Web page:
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McCain differences from President Bush

Prescription drugs could be imported from Canada to save seniors money if Sen. John McCain, R-Arizona, were elected president, a senior aide told reporters on Monday.

President Bush has opposed reimportation of drugs from Canada, where government health programs purchase them for less cash than can individuals covered under Medicare or private prescription plans in the U.S.

But Carly Fiorina, may have been hard-pressed to point to many other major differences between the senator and the Republican president he would like to succeed.

Fiorina, a senior adviser to McCain on business and economic questions and a former executive in the computer business, spoke for an hour with national political writers.

The other big differences she cited were: 1) That McCain, unlike Bush, sees government policies on energy as influencing global warming, 2) McCain was an early critic of the Iraq War policies of former Defense Secretary Donald Rumsfeld, and promoted the '"surge" of increased military pressure in Iraq, which is working, and 3) McCain supports retraining and other benefits for workers who have been displaced as a result of foreign imports.

McCain sides with Bush on many more issues including passage of a free trade agreement with Colombia, and expansion of health savings accounts to provide insurance to the nearly 50 million Americans who have none.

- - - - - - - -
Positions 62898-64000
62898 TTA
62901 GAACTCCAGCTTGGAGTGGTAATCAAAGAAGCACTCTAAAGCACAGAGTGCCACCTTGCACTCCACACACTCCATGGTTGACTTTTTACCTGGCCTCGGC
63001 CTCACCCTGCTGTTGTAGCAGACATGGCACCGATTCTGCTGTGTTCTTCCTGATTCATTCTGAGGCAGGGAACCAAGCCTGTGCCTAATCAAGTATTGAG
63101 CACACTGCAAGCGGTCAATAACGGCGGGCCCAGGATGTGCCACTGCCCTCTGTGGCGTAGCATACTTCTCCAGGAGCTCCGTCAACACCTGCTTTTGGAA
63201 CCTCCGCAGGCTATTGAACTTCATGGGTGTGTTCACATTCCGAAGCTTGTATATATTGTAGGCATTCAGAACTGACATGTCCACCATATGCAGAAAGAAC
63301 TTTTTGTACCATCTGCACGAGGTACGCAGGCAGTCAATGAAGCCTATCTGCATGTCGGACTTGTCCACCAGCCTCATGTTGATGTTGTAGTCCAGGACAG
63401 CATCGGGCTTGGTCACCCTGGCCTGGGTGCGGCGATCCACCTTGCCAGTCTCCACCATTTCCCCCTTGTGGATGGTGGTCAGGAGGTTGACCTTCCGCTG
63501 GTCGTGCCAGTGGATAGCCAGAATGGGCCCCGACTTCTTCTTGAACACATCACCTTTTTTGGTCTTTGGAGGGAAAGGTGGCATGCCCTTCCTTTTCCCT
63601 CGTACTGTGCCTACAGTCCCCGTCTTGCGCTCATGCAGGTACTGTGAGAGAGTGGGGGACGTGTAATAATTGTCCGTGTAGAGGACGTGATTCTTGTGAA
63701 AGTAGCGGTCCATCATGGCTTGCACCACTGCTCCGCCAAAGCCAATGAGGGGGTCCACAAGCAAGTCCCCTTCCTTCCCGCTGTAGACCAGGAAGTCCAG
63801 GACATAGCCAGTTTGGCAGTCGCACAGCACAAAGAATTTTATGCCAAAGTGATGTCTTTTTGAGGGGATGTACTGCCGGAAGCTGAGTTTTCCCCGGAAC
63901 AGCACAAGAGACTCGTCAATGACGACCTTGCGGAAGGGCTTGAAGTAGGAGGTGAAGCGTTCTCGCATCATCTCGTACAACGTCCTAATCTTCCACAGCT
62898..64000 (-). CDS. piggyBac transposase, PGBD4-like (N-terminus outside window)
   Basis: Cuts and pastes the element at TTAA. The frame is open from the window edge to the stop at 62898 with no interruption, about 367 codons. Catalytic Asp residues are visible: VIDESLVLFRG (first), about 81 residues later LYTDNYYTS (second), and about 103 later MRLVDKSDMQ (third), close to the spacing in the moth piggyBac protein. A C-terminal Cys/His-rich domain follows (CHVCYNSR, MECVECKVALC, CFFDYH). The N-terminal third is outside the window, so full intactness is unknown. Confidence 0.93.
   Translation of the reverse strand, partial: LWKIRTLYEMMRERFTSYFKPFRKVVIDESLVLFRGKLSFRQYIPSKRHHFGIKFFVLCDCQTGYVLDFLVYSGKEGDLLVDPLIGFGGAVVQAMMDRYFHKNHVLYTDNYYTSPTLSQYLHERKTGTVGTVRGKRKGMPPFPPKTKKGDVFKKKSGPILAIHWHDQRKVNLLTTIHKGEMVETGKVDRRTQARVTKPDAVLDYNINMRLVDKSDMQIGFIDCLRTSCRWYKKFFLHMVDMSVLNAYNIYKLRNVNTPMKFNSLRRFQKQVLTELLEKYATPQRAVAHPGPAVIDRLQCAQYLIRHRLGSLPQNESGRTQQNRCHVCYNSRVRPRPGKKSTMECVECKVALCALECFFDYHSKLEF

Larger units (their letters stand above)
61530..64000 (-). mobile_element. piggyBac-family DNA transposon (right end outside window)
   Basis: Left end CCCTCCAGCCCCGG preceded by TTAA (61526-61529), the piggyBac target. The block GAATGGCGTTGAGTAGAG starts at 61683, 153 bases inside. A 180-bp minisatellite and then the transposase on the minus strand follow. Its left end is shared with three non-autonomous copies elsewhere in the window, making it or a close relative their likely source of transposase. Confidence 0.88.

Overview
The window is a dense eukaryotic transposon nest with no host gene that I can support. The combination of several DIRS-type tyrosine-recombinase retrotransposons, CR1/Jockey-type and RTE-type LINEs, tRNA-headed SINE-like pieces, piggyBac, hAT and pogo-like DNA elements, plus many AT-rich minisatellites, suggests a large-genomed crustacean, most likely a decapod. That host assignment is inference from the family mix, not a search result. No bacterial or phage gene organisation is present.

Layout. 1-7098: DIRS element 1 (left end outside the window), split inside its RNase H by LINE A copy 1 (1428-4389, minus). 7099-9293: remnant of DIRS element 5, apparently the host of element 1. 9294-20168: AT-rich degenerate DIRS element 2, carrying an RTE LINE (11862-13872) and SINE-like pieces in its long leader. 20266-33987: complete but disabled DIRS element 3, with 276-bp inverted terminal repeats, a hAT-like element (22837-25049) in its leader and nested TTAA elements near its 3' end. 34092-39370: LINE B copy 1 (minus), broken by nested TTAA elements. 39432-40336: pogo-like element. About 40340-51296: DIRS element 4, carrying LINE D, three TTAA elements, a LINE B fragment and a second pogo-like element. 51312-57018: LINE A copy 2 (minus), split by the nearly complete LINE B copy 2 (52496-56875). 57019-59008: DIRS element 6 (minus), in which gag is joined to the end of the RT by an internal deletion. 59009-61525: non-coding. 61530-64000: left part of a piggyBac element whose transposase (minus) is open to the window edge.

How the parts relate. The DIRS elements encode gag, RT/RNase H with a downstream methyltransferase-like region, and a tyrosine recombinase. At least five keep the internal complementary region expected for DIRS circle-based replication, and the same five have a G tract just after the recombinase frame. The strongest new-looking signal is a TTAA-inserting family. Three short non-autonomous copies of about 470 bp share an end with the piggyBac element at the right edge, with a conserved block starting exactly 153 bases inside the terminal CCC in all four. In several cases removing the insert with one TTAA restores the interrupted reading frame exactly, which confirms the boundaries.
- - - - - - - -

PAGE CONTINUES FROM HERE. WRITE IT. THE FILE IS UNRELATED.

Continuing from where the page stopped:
Fiorina said controlling health care costs, which she said are increasing 20 to 30 percent a year, is a key to making health insurance more available. She said McCain would like to remove state regulations that make it virtually impossible to purchase health insurance out of state.

At the briefing, Fiorina, who formerly headed Hewlett-Packard, did nothing to downplay speculation that she might be selected as McCain's running mate. When asked if she might join McCain on the ticket, Fiorina said that business leaders have a lot in common with politicians, and often have to make tougher decisions, particularly on spending, than do politicians.

Fiorina also signaled she would be available to serve in a McCain cabinet.

Do you think that McCain's policies are sufficiently distinct from the president's to enable the senator to separate himself from the president's current unpopularity?

--- Douglas Turner 


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Robert J. McCarthy

Robert J. McCarthy

A native of Schenectady, Robert J. McCarthy came to The Buffalo News in 1982 following a six-year stint at the Olean Times Herald. He is a graduate of St. Bonaventure University, and has been covering local, state and national politics since 1992.

Tom Precious

Tom Precious

Tom Precious joined The Buffalo News in 1997 as bureau chief at the state Capitol, where he covers everything from statewide politics and state government fiscal affairs to health care, environmental and municipal government matters. Prior to The News, he worked for news outlets in Albany and Washington, DC.

Jill Terreri

Jill Terreri

Jill Terreri is an Amherst native and has covered politics and government in upstate New York since 2003. She joined The Buffalo News in 2012 and covers City Hall.

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Jerry Zremski

Jerry Zremski

Jerry Zremski, The Buffalo News Washington bureau chief, has reported from the nation's capital since 1989 after joining The News as a business reporter in 1984. A graduate of Syracuse University, Zremski is a former Nieman fellow in journalism at Harvard University. In 2007, he served as president of the National Press Club.

@JerryZremski |